A steady trickle of clicks sets the beat of the photo shoot. Yin Chao is behind the camera, ushering and urging the model. His directions are minimal, muttered in a thick, northern Chinese accent. “Yes, good...that doesn’t work...head lower...a little to the side... don’t move.” Model and photographer engage in a ritualistic dance. Yin and his assistants seem to act as one organism, their movements coordinated, one assistant adjusting the lighting as required, another anticipating Yin’s need to have the camera to hand, another standing ready to show the photographer what’s on the computer screen.
Their coordination shows that an experienced artist is at work. Yin is, after all, one of China’s most sought-after fashion photographers, creating images that are emotional and vivid, yet other-worldly. His singular vision is much admired and has brought commissions from the likes of Vogue, GQ, Numéro and Calvin Klein. Whatever the genre or mood of the photo shoot – whether the salient aspect of the resulting pictures is beauty, fashion, glamour or celebrity – Yin’s aim is always the same. He must “capture the soul”, he says.
Yin is a Buddhist and his religion frames his view of photography. “Beautiful things are beautiful, but as a fashion photographer, you realise it’s all an illusion,” he says. “You can, however, use photography as a medium and tool to express your opinion about society.” Yin acknowledges that this power to express his opinion brings with it responsibility to wield it for the good of society. His current project, for example, is an exhibition of his own pictures of the traditional dress of mainland China’s ethnic groups. His aim is to inspire admiration of the country’s cultures and to elebrate diversity. “Through my photographs, I hope people can not only experience beauty within but also gain philosophical inspiration,” he says.
Yin’s career path has been a winding one. He first trained to be a motor mechanic, but he spent his spare time playing the drums in a band and dabbling in painting. He thought music was his calling, but he found it difficult to make a living. It was, he says, “difficult to connect dreams to reality”.
By chance, Yin landed work as a photographer’s assistant in his home province, Hebei. “The first time I picked up a camera was at that job 15 years ago,” he says. At the beginning, it was just a job, rather than a vocation. “I didn’t have a concept about what photography was.” Within two years he came to appreciate the potential of a camera in his hands. He realised that photography was both a medium for expressing his ideas and emotions, and a means of making a living.
The budding photographer’s family was initially nonplussed. Yin’s roots were not only humble, but also embedded in a China of yore where it was risky to let creativity bloom openly. “All of this meant that my parents held conservative views and couldn’t help me to nurture my creative instincts,” he says. Yet Yin may have creativity in his genes. His father, as a young man, dabbled in music and painting.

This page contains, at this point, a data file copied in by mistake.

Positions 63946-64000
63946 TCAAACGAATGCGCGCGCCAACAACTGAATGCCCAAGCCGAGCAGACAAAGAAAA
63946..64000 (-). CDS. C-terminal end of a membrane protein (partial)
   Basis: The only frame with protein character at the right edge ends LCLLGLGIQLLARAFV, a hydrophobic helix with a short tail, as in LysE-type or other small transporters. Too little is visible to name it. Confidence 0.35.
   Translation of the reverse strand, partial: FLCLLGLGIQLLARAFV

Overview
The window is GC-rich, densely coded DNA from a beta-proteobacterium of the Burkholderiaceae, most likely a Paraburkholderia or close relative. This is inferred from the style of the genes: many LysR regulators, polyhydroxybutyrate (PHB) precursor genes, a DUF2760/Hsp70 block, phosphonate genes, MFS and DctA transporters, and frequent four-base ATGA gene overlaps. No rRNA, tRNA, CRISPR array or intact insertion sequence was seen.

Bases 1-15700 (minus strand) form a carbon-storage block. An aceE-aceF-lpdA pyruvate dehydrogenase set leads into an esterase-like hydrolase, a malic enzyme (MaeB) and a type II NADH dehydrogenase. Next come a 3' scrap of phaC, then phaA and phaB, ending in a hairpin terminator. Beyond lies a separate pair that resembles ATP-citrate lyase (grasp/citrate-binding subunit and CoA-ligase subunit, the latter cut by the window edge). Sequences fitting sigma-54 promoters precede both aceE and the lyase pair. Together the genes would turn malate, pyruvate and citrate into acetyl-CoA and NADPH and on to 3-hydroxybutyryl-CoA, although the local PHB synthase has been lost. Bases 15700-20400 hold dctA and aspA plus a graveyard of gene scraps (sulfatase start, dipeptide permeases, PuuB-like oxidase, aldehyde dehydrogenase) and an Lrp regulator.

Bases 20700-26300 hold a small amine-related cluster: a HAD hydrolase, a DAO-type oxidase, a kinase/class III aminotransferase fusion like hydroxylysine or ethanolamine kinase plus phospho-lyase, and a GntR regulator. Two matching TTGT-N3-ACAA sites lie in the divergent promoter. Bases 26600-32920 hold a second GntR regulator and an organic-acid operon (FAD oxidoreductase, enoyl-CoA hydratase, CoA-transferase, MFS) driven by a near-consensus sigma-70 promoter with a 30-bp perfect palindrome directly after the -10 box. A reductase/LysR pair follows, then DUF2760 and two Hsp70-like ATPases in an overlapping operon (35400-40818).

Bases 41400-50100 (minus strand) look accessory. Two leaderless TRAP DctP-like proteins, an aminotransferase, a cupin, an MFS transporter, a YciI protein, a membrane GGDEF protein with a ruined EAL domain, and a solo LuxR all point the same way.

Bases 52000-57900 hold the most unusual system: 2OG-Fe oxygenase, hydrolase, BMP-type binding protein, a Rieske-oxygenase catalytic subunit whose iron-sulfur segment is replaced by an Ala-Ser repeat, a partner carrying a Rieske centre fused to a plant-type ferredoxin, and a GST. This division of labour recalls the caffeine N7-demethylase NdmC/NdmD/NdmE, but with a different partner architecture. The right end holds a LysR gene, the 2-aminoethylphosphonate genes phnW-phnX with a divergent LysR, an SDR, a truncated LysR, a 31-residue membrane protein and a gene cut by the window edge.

Nonetheless, Yin junior set out to make a career as a photographer. After spending two years in Hebei, he packed his bags and moved to Beijing. For many Chinese, Beijing lies at the end of the yellow brick road. Yin went there in search of an environment more conducive to creativity than Hebei. He found a job as a television lighting assistant. “My move to Beijing was very formative to my career evelopment,” he says. “By day, I worked at my full-time job at the television station. By night, I studied fashion, art and photography magazines and books.”
Yin’s career would benefit from the rigorous technical training he received and the creative inspirations he encountered. “The difference between me and so many other photographers is that I never studied the craft in school. Everything has been about following my instinct,” he says. “The voice inside me is always asking questions, trying to find out what I should do next. And, truth be told, I’ve never really had a teacher,” he says.
Another two years passed and Yin sent samples of his photography to several publications. An editor at FHM liked what he saw, and Yin’s career as a photographer was launched. The timing was fortuitous.
His career and China’s economy took off together, and the trajectory of both has since been similarly spectacular. Yin’s pictures have documented the economic spectacle, portraying supermodels such as Liu Wen and celebrities such as Li Bingbing, and appearing in the high-fashion glossies which at once illustrate and whet the country’s appetite for material things.
Now, at the age of 34, Yin is at the forefront of Chinese photography. He finds it hard to pick his favourite photo shoot, “I like a lot of the shoots I’ve done, but many of them don’t capture exactly what I had in my mind,” he says, his sentiments reflecting the exacting standards he sets himself in trying to match what his photographs show with what his imagination proposes. “The best shoot is always the next one to come. I still have so many projects and expectations for what is to come, and this motivates me to put more energy into my work.”